Randy Alcorn

America has resisted many progressive reforms that most western societies have successfully embraced decades ago.

Whether that makes America exceptional or the least advanced of the world’s advanced democratic nations is debatable — as is whether such reforms are good or bad. That is typically a subjective judgment based on personal philosophy and/or how they might affect a person’s life.

In America, those resisting change are primarily those for whom change will most likely cost them power, privilege and wealth — and/or those who oppose change on ideological or theological grounds. These are conservatives, typically represented by the Republican Party.

Conversely, those promoting and embracing change are those who are disadvantaged by and/or philosophically at odds with the status quo. These folks are generally identified as liberals or progressives and are typically represented by the Democratic Party.

In the philosophical struggle between conservatives and progressives over change, adamantine adherence to ideology afflicts both sides. It obstructs objective examination of reality and rational efforts to address issues.

And, while both sides are guilty of reprehensible conduct, the Republicans who are the more desperate because the nation’s changing demographics and the weight of reality does not favor them, are the dirtier fighters.

In order to maintain enough political power to stave off changes disadvantageous to them, they actively work to dilute democracy — e.g. voter suppression, gerrymandering, obstructing efforts to prevent Russian interference in our elections, and more.

But ultimately change is unavoidable.

In the vast complexity of life, the physics of action and reaction that drive social change have incalculable possibilities. Eventually, though, the chain reaction leads to a movement that, when enough people join in, overwhelms all resistance to it.

America has wrestled with profound change throughout its history, and such change is brewing once again. Socio-economic conditions in America have reached an inflection point as the continuing erosion of the beleaguered middle class threatens social stability.

While free market capitalism has proven that it can provide the most benefit for the most people, the forces of greed in America have transmogrified capitalism into an economic Darwinian jungle dominated by huge merciless monopolizing corporations whose insatiable appetite for profit threatens the general welfare. With their vast wealth, they have captured government, and subsequently stymied regulations designed to rein in corporate greed, thwart monopolization and prevent environmental pollution.

Consequently, avaricious banks can recklessly crash the economy. Pharmaceutical companies can push opiates on the public and create a deadly addiction epidemic. The health-care industry can price patients into bankruptcy while health insurers raise rates, increase deductibles and resist making payouts.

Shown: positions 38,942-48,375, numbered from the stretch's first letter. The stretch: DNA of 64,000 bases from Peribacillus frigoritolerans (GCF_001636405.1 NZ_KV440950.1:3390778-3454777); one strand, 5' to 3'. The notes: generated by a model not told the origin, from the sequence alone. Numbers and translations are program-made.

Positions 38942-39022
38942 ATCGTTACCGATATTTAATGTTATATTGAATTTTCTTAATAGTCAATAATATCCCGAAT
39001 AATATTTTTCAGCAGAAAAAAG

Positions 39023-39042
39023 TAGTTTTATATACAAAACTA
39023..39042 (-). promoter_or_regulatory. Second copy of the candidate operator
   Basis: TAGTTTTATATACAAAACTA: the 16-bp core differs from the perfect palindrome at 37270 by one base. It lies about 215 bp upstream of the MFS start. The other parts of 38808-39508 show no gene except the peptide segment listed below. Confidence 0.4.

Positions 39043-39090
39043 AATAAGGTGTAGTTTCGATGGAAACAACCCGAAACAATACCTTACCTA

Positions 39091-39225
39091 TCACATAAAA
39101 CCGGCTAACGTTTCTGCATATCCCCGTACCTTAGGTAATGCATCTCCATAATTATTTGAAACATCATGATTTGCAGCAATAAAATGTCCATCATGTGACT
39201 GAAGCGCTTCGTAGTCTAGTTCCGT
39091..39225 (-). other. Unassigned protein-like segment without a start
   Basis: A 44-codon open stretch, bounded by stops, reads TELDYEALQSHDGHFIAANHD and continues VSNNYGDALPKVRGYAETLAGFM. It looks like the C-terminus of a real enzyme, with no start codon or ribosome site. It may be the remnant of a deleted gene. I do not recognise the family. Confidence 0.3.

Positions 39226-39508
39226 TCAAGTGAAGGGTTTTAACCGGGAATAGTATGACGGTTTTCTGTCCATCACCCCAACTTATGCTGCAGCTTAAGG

Our common environment and our future are forfeit to short-sighted greed as fossil fuel emissions are rapidly altering the planet’s climate while purchased politicians deny the science of cause and effect and loosen regulations on extraction and use.

Massive tax cuts that mostly benefit the wealthy are once again sold to the public as “trickle-down economics,” but for most Americans it is more aptly “table-scraps economics” that only increases wealth disparity and adds to the untenably high national debt.

The election of President Donald Trump was in no small part a result of broad discontent with current conditions, a demand for profound change. But Make America Great Again is no Renaissance, and Trump has clearly not ushered in an age of reason.

He is, however, the crowning culmination of Republican Party desperation to retain power, cater to wealthy interests and pursue irresponsibly selfish policies in disregard of the general welfare.

The shock and horror of the Trump presidency may have woken up America’s rational majority, who now see the danger of political apathy and how essential it is to engage in the political process at least enough to prevent something like Trump from happening.

And, while the Democrats are rightfully focused on preventing a second term of this dangerous buffoon, they should not be so cautious that they nominate a business-as-usual candidate and disregard the sea swell of change out there.

A Wall Street Journal/NBC News poll found that younger Americans — now the largest segment of the population — place far less importance on traditional notions of patriotism, religion and family than do older generations of Americans. Because they must confront a dubious future, the young are more concerned with the environment and their fading economic prospects than with flag-waving, mythological divinities and procreation.

Corporate America sees where society is going and recognizes that it must reform itself and embrace social responsibility.

In a major philosophical shift, 188 of 195 of the nation’s most powerful CEOs meeting at the Business Roundtable urged businesses to consider all stakeholders — customers, employees, suppliers and communities — rather than just profits. Additionally, major corporations in the oil and auto sectors have openly rejected Trump’s reversals of environmental regulations affecting their industries.

These companies understand what Trump and many conservatives do not. The nation has changed. Resistance is futile. Today’s public will not tolerate cannibal capitalism, environmental degradation, unreasonable wealth disparity and partisan ideological idiocy paralyzing rational public policy.

Democrats better understand this, too, and be careful not to ignore change but be bold enough to lead it.

— Randy Alcorn is a Santa Barbara political observer. Contact him at randyaalcorn@gmail.com, or click here to read previous columns. The opinions expressed are his own.